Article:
The Ombudsman for Children has called on the Government to reopen the conversation on the constitutional right to housing.

Dr Niall Muldoon's comments are contained in his office's annual report for 2018, in which he says housing should be recognised as a social good and not a commodity.

With almost 4,000 children in emergency accommodation, the Ombudsman said the issue of housing as a constitutional right needed to be progressed by Government as was promised in the 2016 Programme for Government.

Dr Muldoon said that despite an upturn in Ireland's economy, mistakes were still being made by public bodies - mistakes that he says are having a lasting impact on children.

The report notes that while the number of complaints received by his office for 2018 are down slightly on 2017, the figures are broadly in line with previous years at 1,622.

Education remains the area that is complained about most at 42%, followed by family support care and protection at 24%.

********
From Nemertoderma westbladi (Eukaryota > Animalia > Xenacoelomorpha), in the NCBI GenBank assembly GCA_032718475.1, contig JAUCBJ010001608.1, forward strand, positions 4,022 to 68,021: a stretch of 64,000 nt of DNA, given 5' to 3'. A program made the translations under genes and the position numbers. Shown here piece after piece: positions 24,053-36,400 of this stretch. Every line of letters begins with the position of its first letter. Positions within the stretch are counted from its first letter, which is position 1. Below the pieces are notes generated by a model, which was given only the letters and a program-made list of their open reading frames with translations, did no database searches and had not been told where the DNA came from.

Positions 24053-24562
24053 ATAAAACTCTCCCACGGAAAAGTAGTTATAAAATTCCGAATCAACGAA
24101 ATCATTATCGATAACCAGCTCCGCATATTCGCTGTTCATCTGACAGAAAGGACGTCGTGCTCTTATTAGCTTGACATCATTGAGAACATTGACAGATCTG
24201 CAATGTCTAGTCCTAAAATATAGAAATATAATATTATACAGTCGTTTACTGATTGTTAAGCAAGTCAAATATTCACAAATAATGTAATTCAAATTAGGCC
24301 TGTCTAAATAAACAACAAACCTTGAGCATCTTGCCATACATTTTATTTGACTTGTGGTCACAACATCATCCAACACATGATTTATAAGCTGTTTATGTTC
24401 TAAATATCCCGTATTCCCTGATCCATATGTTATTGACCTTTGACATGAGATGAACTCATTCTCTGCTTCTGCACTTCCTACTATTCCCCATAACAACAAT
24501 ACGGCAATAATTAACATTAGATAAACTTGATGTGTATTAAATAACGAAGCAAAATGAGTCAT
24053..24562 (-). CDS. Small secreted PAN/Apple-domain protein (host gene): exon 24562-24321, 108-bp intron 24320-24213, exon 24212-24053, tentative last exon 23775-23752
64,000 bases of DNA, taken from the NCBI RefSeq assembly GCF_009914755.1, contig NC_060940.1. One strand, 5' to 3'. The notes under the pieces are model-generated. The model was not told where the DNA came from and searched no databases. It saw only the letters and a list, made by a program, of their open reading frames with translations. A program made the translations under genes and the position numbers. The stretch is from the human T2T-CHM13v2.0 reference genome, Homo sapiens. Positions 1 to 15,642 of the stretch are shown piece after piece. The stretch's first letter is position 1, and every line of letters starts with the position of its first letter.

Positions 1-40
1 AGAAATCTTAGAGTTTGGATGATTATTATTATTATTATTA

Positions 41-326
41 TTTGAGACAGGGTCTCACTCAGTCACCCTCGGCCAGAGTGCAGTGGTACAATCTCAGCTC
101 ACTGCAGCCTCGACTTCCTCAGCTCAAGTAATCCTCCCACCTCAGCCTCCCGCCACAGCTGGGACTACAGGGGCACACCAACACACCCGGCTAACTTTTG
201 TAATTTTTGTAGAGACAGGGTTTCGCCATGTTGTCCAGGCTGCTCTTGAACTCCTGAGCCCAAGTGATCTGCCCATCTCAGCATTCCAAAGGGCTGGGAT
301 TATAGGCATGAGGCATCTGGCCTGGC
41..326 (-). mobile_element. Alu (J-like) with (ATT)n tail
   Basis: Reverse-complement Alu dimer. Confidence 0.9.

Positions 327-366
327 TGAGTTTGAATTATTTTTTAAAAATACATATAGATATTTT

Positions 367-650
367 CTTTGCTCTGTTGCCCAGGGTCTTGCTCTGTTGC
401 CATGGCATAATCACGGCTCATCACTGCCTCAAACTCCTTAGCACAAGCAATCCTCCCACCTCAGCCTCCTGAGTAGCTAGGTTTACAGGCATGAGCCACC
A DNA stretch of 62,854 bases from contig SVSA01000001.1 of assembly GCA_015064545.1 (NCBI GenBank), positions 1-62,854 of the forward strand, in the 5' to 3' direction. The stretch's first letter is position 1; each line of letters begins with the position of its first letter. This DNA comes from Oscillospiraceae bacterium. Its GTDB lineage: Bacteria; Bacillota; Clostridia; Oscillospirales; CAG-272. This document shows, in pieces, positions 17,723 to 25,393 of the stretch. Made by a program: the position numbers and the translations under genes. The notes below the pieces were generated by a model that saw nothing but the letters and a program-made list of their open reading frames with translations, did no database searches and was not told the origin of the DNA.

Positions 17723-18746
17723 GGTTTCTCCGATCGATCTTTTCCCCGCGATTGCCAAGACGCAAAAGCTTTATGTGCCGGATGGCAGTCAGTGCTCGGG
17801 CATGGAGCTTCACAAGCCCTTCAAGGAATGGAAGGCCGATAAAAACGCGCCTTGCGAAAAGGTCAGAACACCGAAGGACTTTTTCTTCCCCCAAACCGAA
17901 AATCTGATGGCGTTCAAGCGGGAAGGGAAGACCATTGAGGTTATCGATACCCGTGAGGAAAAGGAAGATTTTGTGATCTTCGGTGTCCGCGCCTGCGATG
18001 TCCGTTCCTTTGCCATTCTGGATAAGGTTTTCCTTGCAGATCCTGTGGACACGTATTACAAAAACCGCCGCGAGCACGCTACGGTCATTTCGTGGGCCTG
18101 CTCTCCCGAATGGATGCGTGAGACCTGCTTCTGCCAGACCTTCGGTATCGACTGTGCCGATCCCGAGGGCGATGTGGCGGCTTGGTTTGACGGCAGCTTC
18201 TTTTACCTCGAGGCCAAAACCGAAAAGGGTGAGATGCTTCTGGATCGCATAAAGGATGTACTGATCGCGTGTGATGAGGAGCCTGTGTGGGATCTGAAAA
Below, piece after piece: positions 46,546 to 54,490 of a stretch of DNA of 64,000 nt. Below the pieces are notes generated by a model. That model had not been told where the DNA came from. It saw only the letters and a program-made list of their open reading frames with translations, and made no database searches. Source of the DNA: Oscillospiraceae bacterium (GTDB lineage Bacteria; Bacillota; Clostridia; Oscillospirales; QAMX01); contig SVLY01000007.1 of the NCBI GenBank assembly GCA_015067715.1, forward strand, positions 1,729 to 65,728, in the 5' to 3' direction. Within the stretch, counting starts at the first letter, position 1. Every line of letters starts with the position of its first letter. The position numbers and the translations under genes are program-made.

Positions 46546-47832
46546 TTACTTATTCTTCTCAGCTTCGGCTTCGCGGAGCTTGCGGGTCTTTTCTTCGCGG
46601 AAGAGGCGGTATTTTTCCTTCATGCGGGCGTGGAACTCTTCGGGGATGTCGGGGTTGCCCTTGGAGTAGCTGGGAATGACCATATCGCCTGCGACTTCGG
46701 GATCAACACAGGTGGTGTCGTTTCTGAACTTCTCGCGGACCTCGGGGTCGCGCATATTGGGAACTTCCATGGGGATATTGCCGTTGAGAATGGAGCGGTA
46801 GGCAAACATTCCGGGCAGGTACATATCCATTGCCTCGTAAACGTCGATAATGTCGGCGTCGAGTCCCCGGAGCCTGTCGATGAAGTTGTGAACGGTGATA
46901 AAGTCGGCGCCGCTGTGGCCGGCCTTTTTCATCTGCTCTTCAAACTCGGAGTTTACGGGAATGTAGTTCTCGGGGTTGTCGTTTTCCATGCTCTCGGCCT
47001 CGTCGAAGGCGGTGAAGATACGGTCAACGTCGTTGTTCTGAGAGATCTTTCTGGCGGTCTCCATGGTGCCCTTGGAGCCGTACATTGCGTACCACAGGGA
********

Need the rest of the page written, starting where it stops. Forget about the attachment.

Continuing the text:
The majority of these complaints were about child protection services and children in the care of the State.

The number of complaints in relation to health increased slightly in 2018.

The report states that a large number of them were in relation to children with disabilities facing long delays for an assessment of need as well as an increase in the number of complaints about long or non-moving waiting lists for many health services.

The report also shows that more children are contacting the office of the Ombudsman for Children directly to make a complaint.

Dr Muldoon says this was most likely due to the increased outreach work being carried out by his team.